The Iowa Department of Natural Resources will increase its presence on the roads, water and sand at Gull Point State Park over the July 4 Holiday weekend. The Iowa DNR is again partnering with the Iowa State Patrol and Dickinson County Sheriff's Department in an effort to curtail the behavior on the beach at West Okoboji Lake.
"Our goal is to provide a quality outdoor experience and safe environment for all of our park users who choose to spend the holiday outdoors," said Kevin Szcodronski, chief of the Iowa Department of Natural Resources State Parks Bureau. "We are bringing in additional park rangers, who are sworn peace officers, to patrol the beaches, the State Patrol will help with traffic violations including alcohol enforcement and additional conservation officers who will be watching for navigation violations and for intoxicated boat operators."
Szcodronski said the partnership among agencies in 2010 significantly improved the behavior on the beach and he hopes that trend continues this year. The Dickinson County Sheriff's Department and County Attorney will again be cooperating to house any arrests and to prosecute the charges.
"We are not here to rain on any parades, but to make sure that this situation does not get out of control," Szcodronski said.
The party atmosphere really took off when the cities around the lakes banned alcohol at their beaches, sending everyone to the beaches at the state parks, and to Gull Point in particular.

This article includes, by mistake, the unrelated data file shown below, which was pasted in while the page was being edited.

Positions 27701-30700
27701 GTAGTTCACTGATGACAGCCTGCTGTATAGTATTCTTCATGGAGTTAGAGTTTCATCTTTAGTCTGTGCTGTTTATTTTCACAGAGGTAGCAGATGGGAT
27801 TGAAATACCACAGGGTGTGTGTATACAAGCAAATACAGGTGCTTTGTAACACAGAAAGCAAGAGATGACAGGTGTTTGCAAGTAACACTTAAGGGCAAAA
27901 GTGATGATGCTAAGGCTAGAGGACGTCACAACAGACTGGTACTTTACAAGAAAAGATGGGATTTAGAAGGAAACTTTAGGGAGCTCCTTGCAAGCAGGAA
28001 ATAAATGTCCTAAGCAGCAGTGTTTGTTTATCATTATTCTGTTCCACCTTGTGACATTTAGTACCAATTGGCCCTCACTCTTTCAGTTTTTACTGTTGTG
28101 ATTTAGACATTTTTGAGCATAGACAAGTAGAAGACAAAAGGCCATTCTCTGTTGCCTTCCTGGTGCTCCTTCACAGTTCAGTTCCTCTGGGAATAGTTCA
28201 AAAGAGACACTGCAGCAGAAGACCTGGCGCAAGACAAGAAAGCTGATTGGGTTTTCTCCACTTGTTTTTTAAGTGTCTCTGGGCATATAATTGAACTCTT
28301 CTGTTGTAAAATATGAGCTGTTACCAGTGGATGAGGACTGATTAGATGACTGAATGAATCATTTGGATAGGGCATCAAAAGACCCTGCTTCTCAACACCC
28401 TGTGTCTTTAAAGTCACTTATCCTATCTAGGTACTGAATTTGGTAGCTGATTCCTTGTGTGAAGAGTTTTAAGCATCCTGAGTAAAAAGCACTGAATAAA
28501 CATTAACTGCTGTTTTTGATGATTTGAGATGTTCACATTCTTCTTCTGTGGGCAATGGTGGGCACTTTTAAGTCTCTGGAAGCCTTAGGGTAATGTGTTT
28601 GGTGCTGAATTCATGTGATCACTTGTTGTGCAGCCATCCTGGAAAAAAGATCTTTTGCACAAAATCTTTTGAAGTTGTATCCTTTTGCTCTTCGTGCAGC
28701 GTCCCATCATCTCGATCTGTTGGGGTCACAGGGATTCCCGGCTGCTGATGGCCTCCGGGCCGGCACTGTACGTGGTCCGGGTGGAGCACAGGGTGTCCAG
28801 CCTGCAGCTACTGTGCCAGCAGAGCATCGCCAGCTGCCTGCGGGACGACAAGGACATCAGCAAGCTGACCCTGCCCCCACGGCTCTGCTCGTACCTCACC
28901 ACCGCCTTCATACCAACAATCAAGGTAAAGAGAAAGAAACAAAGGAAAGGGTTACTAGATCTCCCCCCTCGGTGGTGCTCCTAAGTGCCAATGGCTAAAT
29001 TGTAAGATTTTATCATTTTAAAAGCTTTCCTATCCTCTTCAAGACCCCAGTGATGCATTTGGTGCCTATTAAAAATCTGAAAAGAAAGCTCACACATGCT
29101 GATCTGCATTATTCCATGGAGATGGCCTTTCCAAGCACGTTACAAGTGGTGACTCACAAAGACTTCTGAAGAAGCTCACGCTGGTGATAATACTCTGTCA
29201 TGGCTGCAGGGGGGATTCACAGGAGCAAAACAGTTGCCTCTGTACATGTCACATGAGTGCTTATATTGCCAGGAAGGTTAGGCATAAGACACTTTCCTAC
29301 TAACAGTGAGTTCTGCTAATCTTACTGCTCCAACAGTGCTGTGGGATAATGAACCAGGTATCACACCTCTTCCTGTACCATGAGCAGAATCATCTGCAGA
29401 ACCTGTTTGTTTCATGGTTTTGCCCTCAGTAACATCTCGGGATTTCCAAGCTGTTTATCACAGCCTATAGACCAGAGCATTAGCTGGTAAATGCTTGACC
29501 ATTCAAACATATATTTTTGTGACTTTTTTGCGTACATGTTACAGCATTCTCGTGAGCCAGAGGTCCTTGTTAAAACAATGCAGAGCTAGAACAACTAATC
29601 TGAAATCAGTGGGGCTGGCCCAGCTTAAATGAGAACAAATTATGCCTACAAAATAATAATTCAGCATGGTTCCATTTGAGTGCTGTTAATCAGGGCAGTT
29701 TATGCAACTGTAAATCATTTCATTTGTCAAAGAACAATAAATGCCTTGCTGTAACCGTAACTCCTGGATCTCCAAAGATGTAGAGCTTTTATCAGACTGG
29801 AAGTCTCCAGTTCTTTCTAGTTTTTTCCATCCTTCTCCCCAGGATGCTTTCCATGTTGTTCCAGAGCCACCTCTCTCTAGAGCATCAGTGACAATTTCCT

"We have problems with public urination, public nudity, fights, excessive drinking and it got worse here each time a beach would ban alcohol," said Tim Richey, park manager for Gull Point who has been on staff at the park for more than 25 years.
There have been a number of different approaches over the years to try to stem the beach party. The DNR set up a check point at the beach checking IDs but people could access the beach from private property or could come off the water. "It's a tough situation for us," Richey said.
The party starts around noon each day and grows until peaking by 4 p.m. At 5 p.m., it begins tapering off as the partiers get cleaned up for a night on the town. The behavior has gotten progressively worse each year.
"Safety is our number one concern for the beach users and for our staff," said Steve Reighard, park ranger for the Gull Point complex.